Almost 25,000 Irish women have traveled to the UK for an abortion in the last five years
On average, UK abortion clinics are performing 100 terminations on Irish patients every week.
According to new figures by Belfast-based journalism project Detail Data, and the Department of Health in the UK, 25,000 abortions have been performed on Irish women in England and Wales in the last five years alone.
In the years between 2010 and 2014, 19,947 girls and women from the Republic of Ireland and 4,652 from Northern Ireland made the journey across the Irish Sea to have an abortion. The figures are thought to be possibly even higher reveals Detail Data, as these numbers only account for those that have given an address in Ireland.
The recently released figures also includes the number of girls under the age of 16 who had traveled for abortions, revealing that 152 young girls from the Republic and 69 under-16s from the north of Ireland had found themselves on a boat or airplane to the UK for a termination in the last five years.
The data obtained by the project also reveals not only how many women traveled, but also the individual clinics the women attended, with the map above illustrating the journeys they undertook to bypass strict abortion laws at home.
For a third of those traveling for a termination, Manchester was the destination.
Women boarded planes or ships to travel to this city in the north-west of England to terminate over 11,000 pregnancies. Thirty percent of all of the abortions recorded (7,182) took place in one clinic there - Marie Stopes International Manchester.
As well as the psychological stress, having to travel to the UK for a termination can cost a women anything from £400 to £1,500 for the treatment alone, with travel and potential accommodation costs on top of this.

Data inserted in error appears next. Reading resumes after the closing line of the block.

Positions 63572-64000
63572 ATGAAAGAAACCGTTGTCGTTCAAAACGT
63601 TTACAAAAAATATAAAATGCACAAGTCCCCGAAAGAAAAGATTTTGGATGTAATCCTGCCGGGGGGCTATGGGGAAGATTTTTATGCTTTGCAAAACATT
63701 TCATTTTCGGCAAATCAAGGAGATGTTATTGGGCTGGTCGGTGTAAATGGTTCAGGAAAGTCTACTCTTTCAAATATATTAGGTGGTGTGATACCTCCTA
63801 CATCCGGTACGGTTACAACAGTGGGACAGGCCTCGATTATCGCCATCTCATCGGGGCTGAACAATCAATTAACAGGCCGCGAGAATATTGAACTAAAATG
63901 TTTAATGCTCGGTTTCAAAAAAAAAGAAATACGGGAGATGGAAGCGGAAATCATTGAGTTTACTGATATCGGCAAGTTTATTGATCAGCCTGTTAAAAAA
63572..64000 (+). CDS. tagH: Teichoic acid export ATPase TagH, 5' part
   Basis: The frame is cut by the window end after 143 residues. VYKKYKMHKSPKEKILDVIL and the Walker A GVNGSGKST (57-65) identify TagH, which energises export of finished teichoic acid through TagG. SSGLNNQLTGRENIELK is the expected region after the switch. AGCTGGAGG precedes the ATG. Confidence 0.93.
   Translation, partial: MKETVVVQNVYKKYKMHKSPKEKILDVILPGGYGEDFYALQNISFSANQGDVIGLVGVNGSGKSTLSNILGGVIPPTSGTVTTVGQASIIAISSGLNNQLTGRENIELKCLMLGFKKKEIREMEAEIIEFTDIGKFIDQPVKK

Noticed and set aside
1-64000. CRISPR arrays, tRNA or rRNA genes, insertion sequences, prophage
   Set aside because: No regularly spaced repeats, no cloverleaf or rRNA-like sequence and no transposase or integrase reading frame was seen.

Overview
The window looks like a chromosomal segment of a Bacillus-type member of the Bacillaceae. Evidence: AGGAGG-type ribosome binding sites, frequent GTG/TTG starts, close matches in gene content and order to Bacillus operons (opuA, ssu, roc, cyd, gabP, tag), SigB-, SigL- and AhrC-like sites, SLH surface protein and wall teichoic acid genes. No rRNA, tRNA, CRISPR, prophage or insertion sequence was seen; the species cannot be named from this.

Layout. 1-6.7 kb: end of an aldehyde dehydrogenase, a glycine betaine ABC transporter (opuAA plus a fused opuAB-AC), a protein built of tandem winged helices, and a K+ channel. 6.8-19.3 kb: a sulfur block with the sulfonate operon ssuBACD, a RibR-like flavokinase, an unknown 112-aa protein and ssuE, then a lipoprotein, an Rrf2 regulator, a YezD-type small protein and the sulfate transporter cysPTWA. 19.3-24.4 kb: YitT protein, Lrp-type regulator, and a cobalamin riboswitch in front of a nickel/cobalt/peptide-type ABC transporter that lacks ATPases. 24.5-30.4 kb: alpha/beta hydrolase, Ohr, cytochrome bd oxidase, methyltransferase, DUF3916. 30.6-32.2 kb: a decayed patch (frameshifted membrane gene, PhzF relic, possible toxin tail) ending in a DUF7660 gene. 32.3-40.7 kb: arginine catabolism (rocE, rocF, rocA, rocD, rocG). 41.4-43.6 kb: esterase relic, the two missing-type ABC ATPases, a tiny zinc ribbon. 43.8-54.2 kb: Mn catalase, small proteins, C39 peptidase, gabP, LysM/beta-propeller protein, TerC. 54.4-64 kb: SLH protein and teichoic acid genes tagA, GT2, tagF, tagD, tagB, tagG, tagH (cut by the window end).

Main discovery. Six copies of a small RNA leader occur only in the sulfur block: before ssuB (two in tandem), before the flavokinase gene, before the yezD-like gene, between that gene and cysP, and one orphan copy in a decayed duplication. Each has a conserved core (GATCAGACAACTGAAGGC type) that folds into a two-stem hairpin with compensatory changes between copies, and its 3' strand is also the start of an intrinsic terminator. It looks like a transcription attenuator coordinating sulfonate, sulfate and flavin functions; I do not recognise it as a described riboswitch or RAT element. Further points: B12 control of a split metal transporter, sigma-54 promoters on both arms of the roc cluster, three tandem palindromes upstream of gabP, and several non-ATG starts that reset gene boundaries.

One abortion provider told the Detail Data researchers about women travelling for late term abortions (after 20 weeks gestation) in cases involving fatal foetal abnormalities most often decide to carry their baby’s remains on flights for burial at home. Some sought official permission from airlines for this – others just hoped the remains wouldn’t be found in their luggage.
Currently, abortions are only available in Northern Ireland if a woman’s life is at risk or if there is a risk of a serious long-term effect on her physical or mental health. In the Republic, as we know, abortion is currently illegal, except in circumstances where there is a real and substantial risk to a mother’s life.
The punishment is life imprisonment for anyone who unlawfully performs a termination.
Last month, Belfast’s High Court ruled that Northern Ireland’s current abortion law is incompatible with human rights law in the case of pregnancies resulting from rape or incest or where there are fatal foetal abnormalities, but whether or not the law will be changed, remains to be seen.
The issue of abortion is a hotly debated topic of both sides of the Irish border, and these findings will no doubt add fuel to that already burning fire and debate around the repealing the eighth amendment, which gives equal status to the right to life of the unborn and the mother in the Irish constitution.
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